Although I am getting hungry, I decide to visit one of the major churches, Santa Croce. Santa Croce is the principal Franciscan Church in Florence built in 1294. It is also the burial site of the “Great and Good for Florence”; Rossini, Machiavelli, Galileo and Michelangelo to name a few. Dante also has a tomb dedicated to him but does not contain his remains.
The building is too massive and impressive for me to share it adequately. I will simply share a few personal highlights.


20130710-184312.jpg This is a ceiling in a minor chapel.

20130710-184354.jpg A piece of Saint Francis’s robe.



And the tomb of Michelangelo Buonarroti.

Below his tomb are statues representing painting, sculpture and architecture, mourning his loss.


20130710-185316.jpg Looking toward the back.

20130710-185339.jpg Looking toward the altar which is currently have restoration work done.
The size and scale of this place is dreamlike. It serves it’s purpose of making man feel small in the scheme of things.

** A disclaimer here** I only intended to visit one church today….I did not want to get confused on what was what and what was where….but I pushed on, visiting two. So, please forgive me if you notice a work of art that I have posted as in one church and you know it is actually in the other. le mie scuse**

I don’t know about you, but Ho fame…so, time for a bite.

I pop in here, grab a great little sandwich on puff pastry, a dolce

20130710-190118.jpg yum!! it was still warm…

And I am ready to continue on. Back to Santa Maria Novella.






I think I have mentioned before how I am touched by images of the Trinity. I have one in my bedroom, a photo taken in San Gimignano during my first visit with Mom and Jim.
This one is by Masaccio, The Trinity.

20130710-191717.jpg A detail.

And of course, The Crucifix, by Giotto, (1288-1289).

Restorations continue. Can you imagine being trusted with work of this magnitude?

Ready for a break, I begin to navigate back to the B. My B is conveniently located in the Santa Maria Novella district, so I figure I am pretty close. As I am walking, I think, “Hey…isn’t that Roberto?”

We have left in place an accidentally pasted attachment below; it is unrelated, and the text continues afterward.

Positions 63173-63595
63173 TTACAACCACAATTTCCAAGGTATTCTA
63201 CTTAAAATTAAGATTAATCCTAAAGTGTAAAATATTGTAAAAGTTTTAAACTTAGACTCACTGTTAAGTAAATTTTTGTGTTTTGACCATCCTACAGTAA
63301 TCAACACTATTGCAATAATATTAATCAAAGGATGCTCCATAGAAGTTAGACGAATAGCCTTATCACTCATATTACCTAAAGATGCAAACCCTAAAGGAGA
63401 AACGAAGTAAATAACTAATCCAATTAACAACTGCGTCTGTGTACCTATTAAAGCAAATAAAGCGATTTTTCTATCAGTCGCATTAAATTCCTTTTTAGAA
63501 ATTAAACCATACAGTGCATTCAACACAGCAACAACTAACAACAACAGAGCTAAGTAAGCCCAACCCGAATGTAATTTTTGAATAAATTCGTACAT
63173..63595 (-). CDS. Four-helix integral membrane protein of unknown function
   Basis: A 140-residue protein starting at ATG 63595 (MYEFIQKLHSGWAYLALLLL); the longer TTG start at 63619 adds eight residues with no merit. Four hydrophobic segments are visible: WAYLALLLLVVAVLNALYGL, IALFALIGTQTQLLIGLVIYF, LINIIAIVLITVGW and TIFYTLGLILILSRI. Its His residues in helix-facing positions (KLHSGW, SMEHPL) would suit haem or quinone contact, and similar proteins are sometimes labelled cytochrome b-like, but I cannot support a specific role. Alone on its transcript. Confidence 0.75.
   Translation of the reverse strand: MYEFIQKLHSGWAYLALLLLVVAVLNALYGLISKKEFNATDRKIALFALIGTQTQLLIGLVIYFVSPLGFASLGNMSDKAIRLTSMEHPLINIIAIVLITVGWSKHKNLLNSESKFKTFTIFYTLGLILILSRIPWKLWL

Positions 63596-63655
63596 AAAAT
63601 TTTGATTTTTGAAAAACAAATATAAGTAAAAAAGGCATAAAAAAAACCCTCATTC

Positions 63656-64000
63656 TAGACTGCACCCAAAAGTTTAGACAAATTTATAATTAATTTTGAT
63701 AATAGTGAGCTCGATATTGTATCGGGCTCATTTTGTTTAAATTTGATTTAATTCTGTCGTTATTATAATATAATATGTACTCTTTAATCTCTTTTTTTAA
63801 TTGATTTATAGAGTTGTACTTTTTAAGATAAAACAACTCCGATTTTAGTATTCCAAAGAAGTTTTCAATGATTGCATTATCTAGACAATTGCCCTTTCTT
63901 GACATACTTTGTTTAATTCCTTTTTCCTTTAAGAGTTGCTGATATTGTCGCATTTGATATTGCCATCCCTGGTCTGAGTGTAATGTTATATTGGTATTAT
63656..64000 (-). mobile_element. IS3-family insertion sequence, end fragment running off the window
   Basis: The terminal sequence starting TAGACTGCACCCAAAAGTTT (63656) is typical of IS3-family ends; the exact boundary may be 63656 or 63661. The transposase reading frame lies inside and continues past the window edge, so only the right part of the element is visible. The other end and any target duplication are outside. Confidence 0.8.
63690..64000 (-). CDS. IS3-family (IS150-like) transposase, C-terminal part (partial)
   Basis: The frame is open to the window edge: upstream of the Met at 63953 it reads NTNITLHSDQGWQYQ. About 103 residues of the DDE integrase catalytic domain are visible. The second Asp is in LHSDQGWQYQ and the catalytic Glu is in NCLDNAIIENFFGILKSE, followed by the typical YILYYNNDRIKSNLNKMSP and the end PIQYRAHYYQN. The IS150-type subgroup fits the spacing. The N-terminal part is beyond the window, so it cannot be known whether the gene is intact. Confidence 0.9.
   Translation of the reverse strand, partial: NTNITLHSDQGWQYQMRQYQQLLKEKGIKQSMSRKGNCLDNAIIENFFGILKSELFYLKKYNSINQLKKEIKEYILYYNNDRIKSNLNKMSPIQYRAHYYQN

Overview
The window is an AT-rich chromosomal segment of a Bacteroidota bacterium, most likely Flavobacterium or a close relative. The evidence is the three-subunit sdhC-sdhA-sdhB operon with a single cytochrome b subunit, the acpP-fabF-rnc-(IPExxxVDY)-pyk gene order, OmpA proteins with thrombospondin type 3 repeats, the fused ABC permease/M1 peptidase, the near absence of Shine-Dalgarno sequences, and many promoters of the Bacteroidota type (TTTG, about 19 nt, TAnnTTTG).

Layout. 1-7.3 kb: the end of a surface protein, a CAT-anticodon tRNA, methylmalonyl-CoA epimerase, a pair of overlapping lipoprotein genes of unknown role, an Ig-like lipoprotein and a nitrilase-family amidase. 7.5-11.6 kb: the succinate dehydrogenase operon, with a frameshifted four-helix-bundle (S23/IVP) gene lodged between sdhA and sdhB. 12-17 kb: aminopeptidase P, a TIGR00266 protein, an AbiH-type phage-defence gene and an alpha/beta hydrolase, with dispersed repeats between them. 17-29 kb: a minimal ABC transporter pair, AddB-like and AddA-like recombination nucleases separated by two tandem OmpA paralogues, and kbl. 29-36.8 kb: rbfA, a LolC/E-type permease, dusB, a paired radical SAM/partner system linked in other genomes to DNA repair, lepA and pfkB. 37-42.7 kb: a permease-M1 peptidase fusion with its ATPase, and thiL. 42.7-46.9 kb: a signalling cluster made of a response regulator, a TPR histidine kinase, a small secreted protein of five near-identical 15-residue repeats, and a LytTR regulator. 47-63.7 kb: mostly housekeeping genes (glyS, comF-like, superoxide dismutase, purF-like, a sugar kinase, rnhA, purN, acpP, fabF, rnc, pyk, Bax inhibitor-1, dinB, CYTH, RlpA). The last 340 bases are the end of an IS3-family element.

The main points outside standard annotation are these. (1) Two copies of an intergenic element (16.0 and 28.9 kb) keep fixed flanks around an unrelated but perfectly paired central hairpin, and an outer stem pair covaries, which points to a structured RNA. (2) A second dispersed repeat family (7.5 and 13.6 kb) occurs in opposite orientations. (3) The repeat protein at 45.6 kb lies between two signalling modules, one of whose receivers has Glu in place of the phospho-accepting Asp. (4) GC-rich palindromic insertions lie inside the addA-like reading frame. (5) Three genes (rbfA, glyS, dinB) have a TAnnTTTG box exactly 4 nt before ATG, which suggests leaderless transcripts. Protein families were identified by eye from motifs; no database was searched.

A reminder…Roberto is the proprietor of my B…picture a mix between Michelle Baryshnikov and Anthony Hopkins…I know….but it works.
So, I follow, knowing he certainly knows the way back to the B…

That is…if he is GOING to the B…which he was not, but I got close enough.

I clean up, throw on one of my MVPs, a Rachel Pally maxi, and head out.
I think I am just going to dinner, but instead I decide to chase the sunset.

I have to say, I LOVE this practice of just moving your furniture out into the streets to enjoy the evenings. I say we bring it stateside!

20130710-194246.jpg I am happy and I have chills!!



A different artist, not quite as good, but still impressive.

And where do I end up? Correct, the place I thought I would not return to…but I am glad I did.
Florentine Sunset from Ponte Vecchio.



I saw this guy’s man bag and loved the sentiment…kinda works for me… So again, I thought I would regret not asking for his photo. Although he spoke english, it took him awhile to understand that I wanted him, in the photo and not just the bag. I also wanted him to stand a certain way. He was very accommodating. Once I took his portrait, others wanted to…it was so cute. He was saying “You guys!!??!!!” And then decided it must be a sign for the next tattoo he was planning on getting…I’ll always remember him, and I guess he’ll always remember me…


OK, I am sure you are getting tired of reading this so I will make dinner quick.
A little vino. A little musica.

A table of young Germans to my left. A family of Russians to my right. Nicotine enjoyed by all.
I chose bruschetta,

and the most fabulous soup,

20130710-200357.jpg Pappa Al Pomodoro.
As the waitress explained to me, “Eeettaa-a eees-a the specialità della casa. Uhh wheeen-a the tomato sauce-a goes-a “blooop blooop blooop-a, uuuhhhh, wee-a add-a bread-a….not-a today’s-a bread-a but de leri bread.”
It was amazing!!!

Buon Appetito!

4 thoughts on “Numero due Biciclette

  1. And again, I remember the churches from my visit to Florence!! I feel like I am on this journey with you!! Love, V

  2. I remember both of those churches from when Jim and I went to Florence! We went to mass at Santa Croce after we took a three hour walk around the city and Jim cracked his tooth at Santa Maria Novella.
    Your picture of the sunset is beautiful! And how perfectly fitting that you ran into the guy with the “All You Need Is A Little Courage” bag. I’d say you have more than a little! So brave, so brave!!